How bloggers and other independent online commentators criticise, correct, and otherwise challenge conventional journalism has been known for years, but has yet to be fully accepted by journalists; hostilities between the media establishment and the new generation of citizen journalists continue to flare up from time to time. The old gatekeeping monopoly of the mass media has been challenged by the new practice of gatewatching: by individual bloggers and by communities of commentators which may not report the news first-hand, but curate and evaluate the news and other information provided by official sources, and thus provide an important service. And this now takes place ever more rapidly, almost in real time: using the latest social networks, which disseminate, share, comment, question, and debunk news reports within minutes, and using additional platforms that enable fast and effective ad hoc collaboration between users. When hundreds of volunteers can prove within a few days that a German minister has been guilty of serious plagiarism, when the world first learns of earthquakes and tsunamis via Twitter – how does journalism manage to keep up?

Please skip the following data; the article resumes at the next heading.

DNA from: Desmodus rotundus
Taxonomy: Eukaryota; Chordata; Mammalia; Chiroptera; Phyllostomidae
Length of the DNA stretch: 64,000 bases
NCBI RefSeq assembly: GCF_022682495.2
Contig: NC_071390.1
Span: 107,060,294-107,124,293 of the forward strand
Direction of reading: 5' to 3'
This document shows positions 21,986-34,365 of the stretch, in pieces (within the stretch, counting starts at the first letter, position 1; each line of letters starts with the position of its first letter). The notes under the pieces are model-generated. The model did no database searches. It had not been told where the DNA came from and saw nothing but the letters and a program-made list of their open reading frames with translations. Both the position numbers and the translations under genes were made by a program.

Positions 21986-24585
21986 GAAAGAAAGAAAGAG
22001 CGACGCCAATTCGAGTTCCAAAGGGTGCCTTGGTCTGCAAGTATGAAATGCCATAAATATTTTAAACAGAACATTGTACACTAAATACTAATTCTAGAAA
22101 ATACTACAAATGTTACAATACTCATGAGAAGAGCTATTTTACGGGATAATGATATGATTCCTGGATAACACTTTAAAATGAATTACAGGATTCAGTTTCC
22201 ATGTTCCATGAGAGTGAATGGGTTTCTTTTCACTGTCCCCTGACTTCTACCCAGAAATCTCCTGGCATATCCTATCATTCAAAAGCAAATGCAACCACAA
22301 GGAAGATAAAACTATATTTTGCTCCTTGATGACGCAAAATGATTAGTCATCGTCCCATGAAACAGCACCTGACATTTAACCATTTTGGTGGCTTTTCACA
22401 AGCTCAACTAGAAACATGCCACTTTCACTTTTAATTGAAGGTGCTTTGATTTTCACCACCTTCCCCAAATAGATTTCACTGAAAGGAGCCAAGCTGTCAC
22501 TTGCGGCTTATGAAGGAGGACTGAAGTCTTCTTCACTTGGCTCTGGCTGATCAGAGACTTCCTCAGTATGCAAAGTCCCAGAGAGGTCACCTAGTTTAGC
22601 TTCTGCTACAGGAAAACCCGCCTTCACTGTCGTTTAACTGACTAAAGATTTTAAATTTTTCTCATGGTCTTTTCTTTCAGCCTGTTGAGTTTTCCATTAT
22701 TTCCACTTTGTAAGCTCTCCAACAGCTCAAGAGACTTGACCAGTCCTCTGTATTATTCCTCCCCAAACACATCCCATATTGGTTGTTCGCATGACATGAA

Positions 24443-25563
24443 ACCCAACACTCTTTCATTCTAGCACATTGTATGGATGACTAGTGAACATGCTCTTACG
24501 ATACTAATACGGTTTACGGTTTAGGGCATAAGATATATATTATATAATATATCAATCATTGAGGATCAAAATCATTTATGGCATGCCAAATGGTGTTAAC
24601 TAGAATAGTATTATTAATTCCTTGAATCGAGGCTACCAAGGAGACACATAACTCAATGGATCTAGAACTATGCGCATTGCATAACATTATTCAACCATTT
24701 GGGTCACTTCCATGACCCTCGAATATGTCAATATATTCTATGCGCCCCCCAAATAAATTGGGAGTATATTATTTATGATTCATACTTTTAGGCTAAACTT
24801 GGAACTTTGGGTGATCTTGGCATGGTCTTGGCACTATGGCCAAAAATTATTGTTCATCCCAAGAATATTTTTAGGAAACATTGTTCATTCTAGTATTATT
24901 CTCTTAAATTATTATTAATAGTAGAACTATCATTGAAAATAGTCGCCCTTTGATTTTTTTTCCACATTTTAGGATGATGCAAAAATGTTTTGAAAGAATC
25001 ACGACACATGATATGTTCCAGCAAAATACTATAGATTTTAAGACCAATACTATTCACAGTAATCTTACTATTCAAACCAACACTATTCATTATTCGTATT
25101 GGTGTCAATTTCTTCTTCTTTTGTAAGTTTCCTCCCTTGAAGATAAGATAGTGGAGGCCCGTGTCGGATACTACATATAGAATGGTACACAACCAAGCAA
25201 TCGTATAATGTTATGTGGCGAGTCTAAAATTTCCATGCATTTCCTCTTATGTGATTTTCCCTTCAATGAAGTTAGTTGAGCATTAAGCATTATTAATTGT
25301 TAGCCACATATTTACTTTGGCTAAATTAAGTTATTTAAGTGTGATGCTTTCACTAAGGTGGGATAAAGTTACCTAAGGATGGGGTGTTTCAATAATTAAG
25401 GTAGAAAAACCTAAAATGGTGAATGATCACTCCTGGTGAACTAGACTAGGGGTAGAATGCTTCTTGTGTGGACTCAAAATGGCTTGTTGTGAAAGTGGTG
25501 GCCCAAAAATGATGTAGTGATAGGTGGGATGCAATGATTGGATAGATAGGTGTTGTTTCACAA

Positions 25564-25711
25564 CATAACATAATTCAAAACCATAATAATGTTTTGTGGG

Copyright for articles published in this journal is retained by the authors, with first publication rights granted to the journal. By virtue of their appearance in this open access journal, articles are free to use, with proper attribution, in educational and other non-commercial settings.
This work is licensed under a Creative Commons Attribution-NonCommercial-NoDerivatives 4.0 International License.